Over the last few decades, big banks have treated transactional data as any old tit and tat to be crammed and forgotten into the landing cupboard; they just didn’t know what to do with it.
Now the fintechs are demanding access, not only to stack it neatly, but to find value there.
Indeed, for years the big banks have been keeping the great mass of customer data jealously guarded in siloes, with no access or use.
And when the fintechs come to the bank boards with proposals, they’re bringing the latest buzzwords in tow - AI, Machine Learning and Advanced Analytics; it’s lost on them that all those words come under the same banner. Anyone can compile a few transactions in a glorified Excel sheet, apply a few analytics and sell it off as an ‘AI enabled recommendation’ product.
The term Big Data is troublesome in itself as a misnomer. Computing vast oceans of data which, in itself can be complex, does not do justice to the actual complexity of the task; that of computing the vast variables that sit within the data. Figuring out the combination of variables to fit the operating model is the crux of the problem.
The true value of Big Data is three fold. The first looks at cleaning the Big Data - sorting out a suitable distribution, segmenting into the relevant variables as mentioned above. The second has only really been possible in the last half decade with the rise of Fast Data - where improved infrastructure has opened the door to ‘Real time’ capabilities. Telematics, Smart devices and even your trusted house robot all relay data in ‘real time’ to build the current schematic that they then look to improve.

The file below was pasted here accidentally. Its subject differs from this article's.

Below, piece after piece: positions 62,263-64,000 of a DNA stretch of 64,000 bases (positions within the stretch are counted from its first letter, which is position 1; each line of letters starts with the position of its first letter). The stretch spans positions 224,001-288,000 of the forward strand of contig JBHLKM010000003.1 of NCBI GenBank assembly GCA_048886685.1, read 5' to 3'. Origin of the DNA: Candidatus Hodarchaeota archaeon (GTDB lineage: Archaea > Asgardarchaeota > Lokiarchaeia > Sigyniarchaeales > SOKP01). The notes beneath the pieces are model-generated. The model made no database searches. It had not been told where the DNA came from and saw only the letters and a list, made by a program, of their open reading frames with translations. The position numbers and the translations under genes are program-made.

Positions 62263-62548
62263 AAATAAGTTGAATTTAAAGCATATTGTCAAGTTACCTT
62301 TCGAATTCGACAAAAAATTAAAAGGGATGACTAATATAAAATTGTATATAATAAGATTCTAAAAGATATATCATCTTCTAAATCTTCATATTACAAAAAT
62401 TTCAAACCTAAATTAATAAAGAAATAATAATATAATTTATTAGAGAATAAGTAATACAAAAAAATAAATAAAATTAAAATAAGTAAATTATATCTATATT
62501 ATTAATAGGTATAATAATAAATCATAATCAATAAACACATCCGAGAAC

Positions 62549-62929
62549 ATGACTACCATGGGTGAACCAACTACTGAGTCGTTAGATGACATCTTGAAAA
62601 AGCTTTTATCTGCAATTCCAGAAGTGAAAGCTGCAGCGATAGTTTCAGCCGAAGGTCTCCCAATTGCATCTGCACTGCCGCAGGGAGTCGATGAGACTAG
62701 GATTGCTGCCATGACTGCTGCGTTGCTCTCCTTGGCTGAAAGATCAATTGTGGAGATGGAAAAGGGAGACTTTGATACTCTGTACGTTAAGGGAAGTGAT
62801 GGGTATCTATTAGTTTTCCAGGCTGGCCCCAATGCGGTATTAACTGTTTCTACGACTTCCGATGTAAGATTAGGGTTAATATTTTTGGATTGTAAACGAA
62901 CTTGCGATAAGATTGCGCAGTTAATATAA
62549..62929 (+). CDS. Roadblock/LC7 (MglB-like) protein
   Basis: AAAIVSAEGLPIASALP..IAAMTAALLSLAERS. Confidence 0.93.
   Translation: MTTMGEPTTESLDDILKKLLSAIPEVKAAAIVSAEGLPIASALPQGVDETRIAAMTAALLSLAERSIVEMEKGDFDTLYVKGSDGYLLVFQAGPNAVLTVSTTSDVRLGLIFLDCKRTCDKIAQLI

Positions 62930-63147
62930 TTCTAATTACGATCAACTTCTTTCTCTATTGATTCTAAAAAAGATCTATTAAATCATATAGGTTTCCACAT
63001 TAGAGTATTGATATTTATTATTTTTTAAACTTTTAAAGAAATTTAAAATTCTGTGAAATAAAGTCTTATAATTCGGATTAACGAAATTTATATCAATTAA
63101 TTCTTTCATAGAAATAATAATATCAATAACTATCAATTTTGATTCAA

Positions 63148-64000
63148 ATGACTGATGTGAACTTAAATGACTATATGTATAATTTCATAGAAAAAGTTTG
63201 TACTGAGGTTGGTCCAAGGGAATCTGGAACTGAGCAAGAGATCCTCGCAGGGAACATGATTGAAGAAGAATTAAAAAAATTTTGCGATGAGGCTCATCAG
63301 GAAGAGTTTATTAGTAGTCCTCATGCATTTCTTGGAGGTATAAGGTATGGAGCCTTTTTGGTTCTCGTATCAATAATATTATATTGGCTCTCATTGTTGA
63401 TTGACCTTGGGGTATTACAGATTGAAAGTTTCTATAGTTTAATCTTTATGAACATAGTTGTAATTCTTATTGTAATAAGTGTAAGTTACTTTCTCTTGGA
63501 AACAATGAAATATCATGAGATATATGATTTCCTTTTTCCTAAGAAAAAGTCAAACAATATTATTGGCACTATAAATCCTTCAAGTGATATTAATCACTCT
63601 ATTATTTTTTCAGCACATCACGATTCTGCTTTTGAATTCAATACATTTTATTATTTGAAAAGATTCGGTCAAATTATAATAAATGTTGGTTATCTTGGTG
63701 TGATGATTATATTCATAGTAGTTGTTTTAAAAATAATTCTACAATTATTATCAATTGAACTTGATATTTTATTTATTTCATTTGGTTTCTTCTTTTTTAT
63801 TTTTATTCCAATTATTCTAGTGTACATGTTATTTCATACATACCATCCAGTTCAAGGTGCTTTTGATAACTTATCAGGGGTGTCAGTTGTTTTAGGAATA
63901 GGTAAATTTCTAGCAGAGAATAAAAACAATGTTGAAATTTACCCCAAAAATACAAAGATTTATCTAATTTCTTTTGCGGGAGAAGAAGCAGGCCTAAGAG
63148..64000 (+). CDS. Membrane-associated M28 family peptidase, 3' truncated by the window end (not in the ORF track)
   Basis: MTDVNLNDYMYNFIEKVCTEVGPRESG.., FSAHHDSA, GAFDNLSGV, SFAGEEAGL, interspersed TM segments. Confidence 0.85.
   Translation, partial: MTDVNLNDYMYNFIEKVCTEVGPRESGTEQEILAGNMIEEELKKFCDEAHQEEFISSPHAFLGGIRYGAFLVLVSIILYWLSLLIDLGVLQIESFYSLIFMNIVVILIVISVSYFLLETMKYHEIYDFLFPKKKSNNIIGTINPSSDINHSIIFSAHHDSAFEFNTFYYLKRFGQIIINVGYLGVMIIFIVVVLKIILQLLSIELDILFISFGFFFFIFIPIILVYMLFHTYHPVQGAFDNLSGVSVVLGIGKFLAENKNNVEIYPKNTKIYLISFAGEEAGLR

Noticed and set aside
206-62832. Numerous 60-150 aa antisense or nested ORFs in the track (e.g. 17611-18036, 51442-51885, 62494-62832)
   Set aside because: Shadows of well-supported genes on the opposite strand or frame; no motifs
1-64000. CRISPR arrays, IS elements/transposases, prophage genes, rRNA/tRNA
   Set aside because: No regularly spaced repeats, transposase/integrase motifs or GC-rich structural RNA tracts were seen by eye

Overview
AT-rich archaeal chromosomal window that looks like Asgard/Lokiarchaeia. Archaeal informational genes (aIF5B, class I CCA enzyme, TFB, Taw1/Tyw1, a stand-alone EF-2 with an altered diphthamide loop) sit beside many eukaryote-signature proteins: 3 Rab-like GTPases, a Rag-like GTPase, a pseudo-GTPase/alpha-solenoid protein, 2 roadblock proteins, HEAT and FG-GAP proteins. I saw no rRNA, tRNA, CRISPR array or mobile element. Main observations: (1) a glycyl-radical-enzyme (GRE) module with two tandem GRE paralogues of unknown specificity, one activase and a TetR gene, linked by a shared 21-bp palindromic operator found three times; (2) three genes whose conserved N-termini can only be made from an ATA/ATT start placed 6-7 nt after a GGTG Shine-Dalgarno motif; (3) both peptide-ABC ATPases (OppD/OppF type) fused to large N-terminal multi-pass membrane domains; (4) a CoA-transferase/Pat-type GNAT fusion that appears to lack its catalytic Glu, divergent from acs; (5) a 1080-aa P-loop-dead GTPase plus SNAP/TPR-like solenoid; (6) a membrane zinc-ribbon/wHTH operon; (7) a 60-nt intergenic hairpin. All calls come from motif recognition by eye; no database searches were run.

The combination of Clean Data and Fast Data offer up Rich Data. Having sieved out the grit, constructed responsive models that can compute constructive variables at whim, this is when the third parties strut their stuff to enrich the customer experience, post PSD2.
Crucially, legacy systems are notoriously inept at cleaning, quickening and enriching that data.
Does PSD2 loosen the big banks’ monopoly on data and market share of consumers?
Those innovators out there lick their lips at the thought of disintermediated banks performing the same function as utility providers. Whilst I do not believe this will happen overnight or in five years for that matter, it is an inevitability. Therefore, the banks that will make a success of PSD2, in the short term and the long term, will be those with the most accessible and ultimately, successful APIs; access to the Big Data.
In this way, will banks figure out the great behemoth they’ve been hoarding for decades.
For more reading, here are our top performing articles on Big Data:
Interview with CEO of DataStax: “People say data infrastructure might not be sexy, but get it right, and you’ll go far